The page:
Obviously, y’all know how I use my blog. It’s basically just a space to share my ever constant flow of thoughts and ramblings…but also because I really love writing and I hope to share snippets of my life with others so that it may make waves in their life in some way. Hopefully that’s happening to some of you.

That’s my social media presence in a nutshell. Was it personal enough for you? Do you think that my profiles capture what I just shared with you? I hope so, because that is my intent. I really want to use my accounts to be personal and share my life experiences with others so that you get to know me in a deeper, more meaningful way. That being said, I also acknowledge the fact that others use social in far different ways and that is perfectly fine. Who am I to judge what someone else posts on social? Because I don’t have a clue what their life is like and what they’re experiencing. Why would I judge a stupid fricken social media post? After all, if they’re being personal, authentic, and can back up something that they post, I think they’re doing social media right.

All of my social media accounts are unprotected, meaning anyone can follow me at any time. I do this purposefully. I want people to connect with me. I want people to feel comfortable connecting with me. I want people – like future employers and students both – to see that I don’t have anything to hide or be ashamed of posting and if they have questions about something that I have posted on social that they believe is questionable, it is my hopes that they challenge me on it and bring it up in conversation.

Another thing that I want to point out about this awesome text message is that it made me realize that I am very transparent with my (ugh I did it again…) staff and students about social media use – especially when it comes to following me and other professionals.

I tell students that they can follow me on social, but that I am hesitant to follow back. I also tell them, that if I do happen to follow them back or their account is open and I see something that is questionable or concerning that I will have a conversation with them about it. I challenge any student or staff member that follows me to be conscious of the fact that I may or may not follow them back and that they need to be aware of the things that they post because of this. I encourage students to think about what they’re posting/sharing/creating and how it may impact the people who may see it. I remind students that perception is far greater than reality when it comes to social media and that social only shows certain viewpoints of life and we can’t get so caught up in that.

I realized from this text message that I am having these conversations about social all the time, but it took a simple text message from someone on my staff to make me think about the importance and relevance of self-care and self-preservation in this connected world.

Social media is crazy and can be destructive if not used properly. That’s why I think it is so important that we are thinking critically about social and how we use it. It’s also why I am so impressed by this RA and her willingness to confront me and express her concern for our connection on Twitter.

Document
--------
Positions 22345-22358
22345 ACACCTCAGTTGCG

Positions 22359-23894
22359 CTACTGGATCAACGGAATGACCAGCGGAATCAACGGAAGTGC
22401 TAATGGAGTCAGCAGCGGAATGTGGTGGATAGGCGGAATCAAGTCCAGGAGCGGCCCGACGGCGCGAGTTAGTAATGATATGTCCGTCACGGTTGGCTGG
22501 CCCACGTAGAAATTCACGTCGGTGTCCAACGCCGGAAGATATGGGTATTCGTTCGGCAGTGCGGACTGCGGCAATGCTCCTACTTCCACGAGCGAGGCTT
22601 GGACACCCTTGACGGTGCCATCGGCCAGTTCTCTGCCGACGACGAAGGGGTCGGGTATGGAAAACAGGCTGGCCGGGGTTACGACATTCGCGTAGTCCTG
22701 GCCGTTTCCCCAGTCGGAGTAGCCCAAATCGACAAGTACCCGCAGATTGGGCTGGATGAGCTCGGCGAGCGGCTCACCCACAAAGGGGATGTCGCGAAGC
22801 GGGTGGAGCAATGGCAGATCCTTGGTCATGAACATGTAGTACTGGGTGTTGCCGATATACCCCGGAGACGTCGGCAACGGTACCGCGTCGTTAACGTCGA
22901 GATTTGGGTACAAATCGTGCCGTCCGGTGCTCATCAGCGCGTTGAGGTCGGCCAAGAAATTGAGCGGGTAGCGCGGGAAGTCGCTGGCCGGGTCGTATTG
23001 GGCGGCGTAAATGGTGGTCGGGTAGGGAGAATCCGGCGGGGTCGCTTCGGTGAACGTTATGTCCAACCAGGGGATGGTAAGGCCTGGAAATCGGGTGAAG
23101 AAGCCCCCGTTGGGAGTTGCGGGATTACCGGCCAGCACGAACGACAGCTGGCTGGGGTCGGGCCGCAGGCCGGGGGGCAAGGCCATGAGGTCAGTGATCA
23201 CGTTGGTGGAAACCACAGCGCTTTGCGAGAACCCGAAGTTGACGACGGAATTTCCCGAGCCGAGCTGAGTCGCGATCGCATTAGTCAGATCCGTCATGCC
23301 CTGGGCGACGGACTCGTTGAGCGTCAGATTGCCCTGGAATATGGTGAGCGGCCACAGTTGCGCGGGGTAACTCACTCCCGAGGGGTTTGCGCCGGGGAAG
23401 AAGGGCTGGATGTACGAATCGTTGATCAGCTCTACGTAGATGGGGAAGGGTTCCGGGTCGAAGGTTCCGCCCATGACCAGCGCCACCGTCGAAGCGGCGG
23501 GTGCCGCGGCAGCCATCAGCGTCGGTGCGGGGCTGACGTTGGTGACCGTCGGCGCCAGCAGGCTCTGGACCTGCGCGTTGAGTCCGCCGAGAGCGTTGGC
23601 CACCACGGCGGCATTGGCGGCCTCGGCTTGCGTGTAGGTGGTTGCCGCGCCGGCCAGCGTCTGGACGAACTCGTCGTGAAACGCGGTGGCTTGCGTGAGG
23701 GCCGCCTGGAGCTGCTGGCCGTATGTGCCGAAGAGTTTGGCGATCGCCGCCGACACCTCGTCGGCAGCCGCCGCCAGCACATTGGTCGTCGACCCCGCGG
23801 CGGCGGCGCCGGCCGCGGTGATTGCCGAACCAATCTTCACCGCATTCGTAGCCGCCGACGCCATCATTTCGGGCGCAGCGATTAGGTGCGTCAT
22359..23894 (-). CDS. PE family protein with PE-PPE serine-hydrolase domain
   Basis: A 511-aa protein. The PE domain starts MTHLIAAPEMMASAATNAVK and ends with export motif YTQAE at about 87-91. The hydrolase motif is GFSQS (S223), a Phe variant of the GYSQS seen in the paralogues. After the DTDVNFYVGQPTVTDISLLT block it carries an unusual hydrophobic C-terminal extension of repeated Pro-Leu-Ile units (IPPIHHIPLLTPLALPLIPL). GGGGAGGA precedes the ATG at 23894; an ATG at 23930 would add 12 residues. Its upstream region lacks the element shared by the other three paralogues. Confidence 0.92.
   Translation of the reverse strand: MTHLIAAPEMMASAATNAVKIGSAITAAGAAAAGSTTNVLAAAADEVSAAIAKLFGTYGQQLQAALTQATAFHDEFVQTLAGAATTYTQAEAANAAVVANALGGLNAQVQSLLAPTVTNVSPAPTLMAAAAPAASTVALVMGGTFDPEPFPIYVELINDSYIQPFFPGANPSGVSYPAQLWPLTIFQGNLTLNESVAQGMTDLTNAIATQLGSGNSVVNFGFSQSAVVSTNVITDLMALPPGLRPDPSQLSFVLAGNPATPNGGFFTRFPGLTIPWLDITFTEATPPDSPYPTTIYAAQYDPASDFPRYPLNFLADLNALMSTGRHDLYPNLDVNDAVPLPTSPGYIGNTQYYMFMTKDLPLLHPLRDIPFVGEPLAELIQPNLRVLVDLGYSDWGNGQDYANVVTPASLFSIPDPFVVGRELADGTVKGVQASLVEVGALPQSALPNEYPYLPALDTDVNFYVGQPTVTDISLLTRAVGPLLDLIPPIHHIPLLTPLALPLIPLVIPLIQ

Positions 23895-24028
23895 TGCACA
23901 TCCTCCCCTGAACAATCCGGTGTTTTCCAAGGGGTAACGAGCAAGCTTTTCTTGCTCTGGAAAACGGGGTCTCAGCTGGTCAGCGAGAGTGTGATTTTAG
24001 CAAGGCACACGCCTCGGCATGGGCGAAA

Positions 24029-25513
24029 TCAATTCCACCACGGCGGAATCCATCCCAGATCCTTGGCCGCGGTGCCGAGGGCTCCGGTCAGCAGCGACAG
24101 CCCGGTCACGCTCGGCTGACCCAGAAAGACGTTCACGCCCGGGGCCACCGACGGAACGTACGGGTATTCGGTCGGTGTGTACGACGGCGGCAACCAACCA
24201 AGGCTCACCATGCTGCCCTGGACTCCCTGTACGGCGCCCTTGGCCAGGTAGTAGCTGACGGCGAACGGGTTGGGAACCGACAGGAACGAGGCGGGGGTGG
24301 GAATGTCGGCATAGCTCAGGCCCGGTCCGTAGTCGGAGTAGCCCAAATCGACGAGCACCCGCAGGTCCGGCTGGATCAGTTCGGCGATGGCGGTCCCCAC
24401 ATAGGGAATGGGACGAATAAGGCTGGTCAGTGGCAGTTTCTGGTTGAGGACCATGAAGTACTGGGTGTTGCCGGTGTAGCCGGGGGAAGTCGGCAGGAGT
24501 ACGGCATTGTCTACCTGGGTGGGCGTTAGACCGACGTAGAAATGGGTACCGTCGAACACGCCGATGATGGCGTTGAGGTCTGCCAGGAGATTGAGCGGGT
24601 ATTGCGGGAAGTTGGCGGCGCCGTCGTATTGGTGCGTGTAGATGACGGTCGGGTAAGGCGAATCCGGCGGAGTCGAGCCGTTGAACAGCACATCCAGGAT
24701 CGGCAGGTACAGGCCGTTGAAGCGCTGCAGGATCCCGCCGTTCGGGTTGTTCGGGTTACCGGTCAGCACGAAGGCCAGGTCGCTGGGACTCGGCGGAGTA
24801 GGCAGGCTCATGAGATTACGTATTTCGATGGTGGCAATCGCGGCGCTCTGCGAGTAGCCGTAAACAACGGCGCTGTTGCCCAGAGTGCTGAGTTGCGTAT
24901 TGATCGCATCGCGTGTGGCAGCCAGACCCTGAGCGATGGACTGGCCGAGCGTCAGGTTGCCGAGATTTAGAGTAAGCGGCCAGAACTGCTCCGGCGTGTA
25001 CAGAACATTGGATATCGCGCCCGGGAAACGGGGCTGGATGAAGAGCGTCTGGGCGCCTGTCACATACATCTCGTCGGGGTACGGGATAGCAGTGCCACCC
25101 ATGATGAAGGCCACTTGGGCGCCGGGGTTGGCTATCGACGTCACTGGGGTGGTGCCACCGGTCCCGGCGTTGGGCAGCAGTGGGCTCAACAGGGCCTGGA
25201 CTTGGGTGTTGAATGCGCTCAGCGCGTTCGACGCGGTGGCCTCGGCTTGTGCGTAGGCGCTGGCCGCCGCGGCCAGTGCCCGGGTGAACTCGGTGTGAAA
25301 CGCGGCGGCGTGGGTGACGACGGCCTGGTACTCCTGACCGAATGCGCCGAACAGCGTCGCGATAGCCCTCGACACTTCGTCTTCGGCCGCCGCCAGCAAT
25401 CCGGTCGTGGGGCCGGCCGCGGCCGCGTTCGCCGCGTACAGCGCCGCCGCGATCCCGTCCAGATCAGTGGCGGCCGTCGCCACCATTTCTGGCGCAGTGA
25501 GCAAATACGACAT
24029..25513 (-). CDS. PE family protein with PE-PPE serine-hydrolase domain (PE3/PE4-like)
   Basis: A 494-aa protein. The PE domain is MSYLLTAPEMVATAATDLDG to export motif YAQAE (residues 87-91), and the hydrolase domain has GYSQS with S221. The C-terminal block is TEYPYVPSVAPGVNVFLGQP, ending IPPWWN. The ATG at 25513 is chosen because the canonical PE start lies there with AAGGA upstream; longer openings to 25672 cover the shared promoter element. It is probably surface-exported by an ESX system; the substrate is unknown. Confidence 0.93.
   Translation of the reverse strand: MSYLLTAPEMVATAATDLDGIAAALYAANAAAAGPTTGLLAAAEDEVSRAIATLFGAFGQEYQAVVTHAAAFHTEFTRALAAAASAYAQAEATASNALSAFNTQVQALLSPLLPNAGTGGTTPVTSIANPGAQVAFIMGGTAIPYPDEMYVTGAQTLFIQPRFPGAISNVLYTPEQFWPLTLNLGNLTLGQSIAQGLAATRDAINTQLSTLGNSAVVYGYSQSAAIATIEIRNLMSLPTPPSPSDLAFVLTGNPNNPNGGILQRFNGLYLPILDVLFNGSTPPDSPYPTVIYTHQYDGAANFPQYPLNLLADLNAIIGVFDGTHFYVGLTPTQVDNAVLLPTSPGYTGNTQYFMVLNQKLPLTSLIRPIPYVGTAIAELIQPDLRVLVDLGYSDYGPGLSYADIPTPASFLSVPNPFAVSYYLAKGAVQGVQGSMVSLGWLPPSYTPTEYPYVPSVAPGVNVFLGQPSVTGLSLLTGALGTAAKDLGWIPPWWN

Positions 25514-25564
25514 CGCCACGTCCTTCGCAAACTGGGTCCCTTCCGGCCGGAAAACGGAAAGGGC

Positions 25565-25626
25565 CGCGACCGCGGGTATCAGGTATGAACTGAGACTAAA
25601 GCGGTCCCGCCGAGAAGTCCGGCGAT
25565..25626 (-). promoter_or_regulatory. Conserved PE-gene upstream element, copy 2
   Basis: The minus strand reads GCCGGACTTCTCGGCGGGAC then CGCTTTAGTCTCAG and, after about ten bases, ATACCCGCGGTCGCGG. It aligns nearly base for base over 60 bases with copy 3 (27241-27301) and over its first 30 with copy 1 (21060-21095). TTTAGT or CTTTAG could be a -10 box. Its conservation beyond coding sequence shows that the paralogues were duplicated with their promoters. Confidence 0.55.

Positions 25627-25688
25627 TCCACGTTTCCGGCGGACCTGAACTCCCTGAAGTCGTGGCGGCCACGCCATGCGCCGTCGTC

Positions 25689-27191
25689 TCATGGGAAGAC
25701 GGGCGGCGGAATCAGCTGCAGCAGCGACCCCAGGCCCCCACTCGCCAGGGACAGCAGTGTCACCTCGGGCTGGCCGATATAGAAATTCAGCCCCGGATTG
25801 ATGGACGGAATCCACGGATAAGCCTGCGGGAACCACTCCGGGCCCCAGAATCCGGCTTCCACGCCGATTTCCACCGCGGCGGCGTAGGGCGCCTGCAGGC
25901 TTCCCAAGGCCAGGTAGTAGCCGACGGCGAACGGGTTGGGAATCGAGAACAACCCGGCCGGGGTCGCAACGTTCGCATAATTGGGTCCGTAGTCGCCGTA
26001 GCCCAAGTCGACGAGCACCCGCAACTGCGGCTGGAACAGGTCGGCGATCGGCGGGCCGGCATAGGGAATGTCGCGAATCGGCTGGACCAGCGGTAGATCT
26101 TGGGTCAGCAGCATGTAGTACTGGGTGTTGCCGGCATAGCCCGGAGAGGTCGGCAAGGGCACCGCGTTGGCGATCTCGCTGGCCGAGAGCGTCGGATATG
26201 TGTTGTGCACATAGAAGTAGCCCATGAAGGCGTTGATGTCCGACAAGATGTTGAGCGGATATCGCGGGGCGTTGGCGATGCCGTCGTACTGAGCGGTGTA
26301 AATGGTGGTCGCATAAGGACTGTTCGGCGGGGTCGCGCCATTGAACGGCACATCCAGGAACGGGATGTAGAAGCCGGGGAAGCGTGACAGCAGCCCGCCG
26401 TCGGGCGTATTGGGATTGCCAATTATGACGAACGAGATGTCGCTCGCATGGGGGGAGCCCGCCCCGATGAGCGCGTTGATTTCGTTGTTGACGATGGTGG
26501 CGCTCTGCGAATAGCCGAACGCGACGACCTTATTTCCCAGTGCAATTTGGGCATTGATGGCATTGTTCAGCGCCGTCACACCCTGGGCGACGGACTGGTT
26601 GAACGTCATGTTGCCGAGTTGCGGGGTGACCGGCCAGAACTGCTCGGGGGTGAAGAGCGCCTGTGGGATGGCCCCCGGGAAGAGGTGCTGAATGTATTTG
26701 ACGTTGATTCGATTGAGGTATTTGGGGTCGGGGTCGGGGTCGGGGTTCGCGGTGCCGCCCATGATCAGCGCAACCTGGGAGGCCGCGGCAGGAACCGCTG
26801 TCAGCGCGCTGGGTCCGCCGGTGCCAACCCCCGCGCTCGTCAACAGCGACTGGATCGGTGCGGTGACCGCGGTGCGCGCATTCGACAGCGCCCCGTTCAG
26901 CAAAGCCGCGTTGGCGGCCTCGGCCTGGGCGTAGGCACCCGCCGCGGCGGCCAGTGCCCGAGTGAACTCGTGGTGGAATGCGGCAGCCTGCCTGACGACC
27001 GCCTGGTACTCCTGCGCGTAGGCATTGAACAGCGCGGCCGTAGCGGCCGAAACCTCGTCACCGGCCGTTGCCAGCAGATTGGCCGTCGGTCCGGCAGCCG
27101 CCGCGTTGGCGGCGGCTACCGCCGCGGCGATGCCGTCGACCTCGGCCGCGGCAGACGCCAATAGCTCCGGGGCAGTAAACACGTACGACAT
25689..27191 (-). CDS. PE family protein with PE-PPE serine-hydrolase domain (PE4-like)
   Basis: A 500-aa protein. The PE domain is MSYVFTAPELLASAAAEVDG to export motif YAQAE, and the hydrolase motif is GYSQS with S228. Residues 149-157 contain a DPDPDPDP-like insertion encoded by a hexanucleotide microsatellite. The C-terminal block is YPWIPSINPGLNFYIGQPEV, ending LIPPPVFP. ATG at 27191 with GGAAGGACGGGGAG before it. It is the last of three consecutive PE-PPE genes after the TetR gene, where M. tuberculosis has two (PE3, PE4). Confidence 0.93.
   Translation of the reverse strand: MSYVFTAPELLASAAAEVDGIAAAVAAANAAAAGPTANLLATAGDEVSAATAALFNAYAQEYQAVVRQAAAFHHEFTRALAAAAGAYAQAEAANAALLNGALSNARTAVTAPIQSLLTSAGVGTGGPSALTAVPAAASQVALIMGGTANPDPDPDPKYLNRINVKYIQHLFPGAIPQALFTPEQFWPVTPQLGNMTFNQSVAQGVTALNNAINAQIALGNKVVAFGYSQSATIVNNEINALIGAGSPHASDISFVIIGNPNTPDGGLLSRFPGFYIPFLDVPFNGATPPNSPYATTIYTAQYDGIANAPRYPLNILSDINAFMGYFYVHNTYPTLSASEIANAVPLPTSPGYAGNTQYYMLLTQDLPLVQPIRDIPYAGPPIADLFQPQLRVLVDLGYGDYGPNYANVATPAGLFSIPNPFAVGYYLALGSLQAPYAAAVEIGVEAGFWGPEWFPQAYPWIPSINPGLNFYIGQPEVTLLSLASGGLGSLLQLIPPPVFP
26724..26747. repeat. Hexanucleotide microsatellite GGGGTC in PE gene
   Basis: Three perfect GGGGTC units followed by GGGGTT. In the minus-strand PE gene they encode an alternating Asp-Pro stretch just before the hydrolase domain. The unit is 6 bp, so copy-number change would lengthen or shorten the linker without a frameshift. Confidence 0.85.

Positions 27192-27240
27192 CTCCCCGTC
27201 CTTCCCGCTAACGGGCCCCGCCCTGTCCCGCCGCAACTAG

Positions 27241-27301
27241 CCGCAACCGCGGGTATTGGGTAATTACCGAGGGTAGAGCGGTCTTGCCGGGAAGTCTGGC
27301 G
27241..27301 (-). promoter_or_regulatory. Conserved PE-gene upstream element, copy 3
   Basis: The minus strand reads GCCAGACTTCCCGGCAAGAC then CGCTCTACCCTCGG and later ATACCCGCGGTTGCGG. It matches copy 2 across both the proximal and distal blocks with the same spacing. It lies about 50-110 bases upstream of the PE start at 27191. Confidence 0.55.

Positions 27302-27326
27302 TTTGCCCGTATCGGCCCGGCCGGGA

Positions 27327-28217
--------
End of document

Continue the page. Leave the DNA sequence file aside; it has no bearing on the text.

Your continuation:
Someone that I care deeply and genuinely about and work with every day isn’t comfortable connecting with me on a certain platform because she knows herself well enough to know that the way she uses this channel is not an appropriate way of connecting with me. That is so cool! I’m really proud of her for that. I think we all should be thinking about this when connecting with others on social. We must be thinking about the messages that we are conveying to the world online.

Think about it y’all. I’d love to hear other people’s thoughts and perspectives on this. Feel free to reach out!


My #CSAM17 Story.

October is Careers in Student Affairs Month which means its the time of the year to focus on and celebrate all of the weirdos (like me) in the world who chose to pursue a career in Higher Education (more specifically, Student Affairs).

Like most people who wind up in this field, I stumbled into it unexpectedly while in college. I had no clue what I wanted to do with my future, but I loved every moment of college. I thrived in college!

I quickly became involved on campus my freshman year at Northern Michigan University, serving as the Vice President for my Residence Hall Council, joining different clubs and organizations on campus, and attending every event I possibly could.

After my great experiences in Hall Council, I knew I wanted to apply to be a Resident Adviser. The selection process was pretty intense and competitive, but I managed to survive…and was hired for a position my sophomore year. I worked as a RA in Meyland Hall for two years and had the best supervisor in the world – we’re still best friends today!

The summer before Junior year I was hired to be a New Student Orientation Staff Assistant and I spent that summer falling even more in love with Northern Michigan University.

Junior year I was a RA again and got super involved with the organization Marquette Ending Hunger! This group would soon become my Marquette Family and the “friends you meet in college that you will have forever”.

The summer before my Senior year was my second summer working with New Student Orientation and would be an even better summer than the first because it was my last summer in college and I lived up every moment!

Senior year I worked in the Center for Student Enrichment as a Coordinator for the Volunteer Center and the Superior Edge leadership program.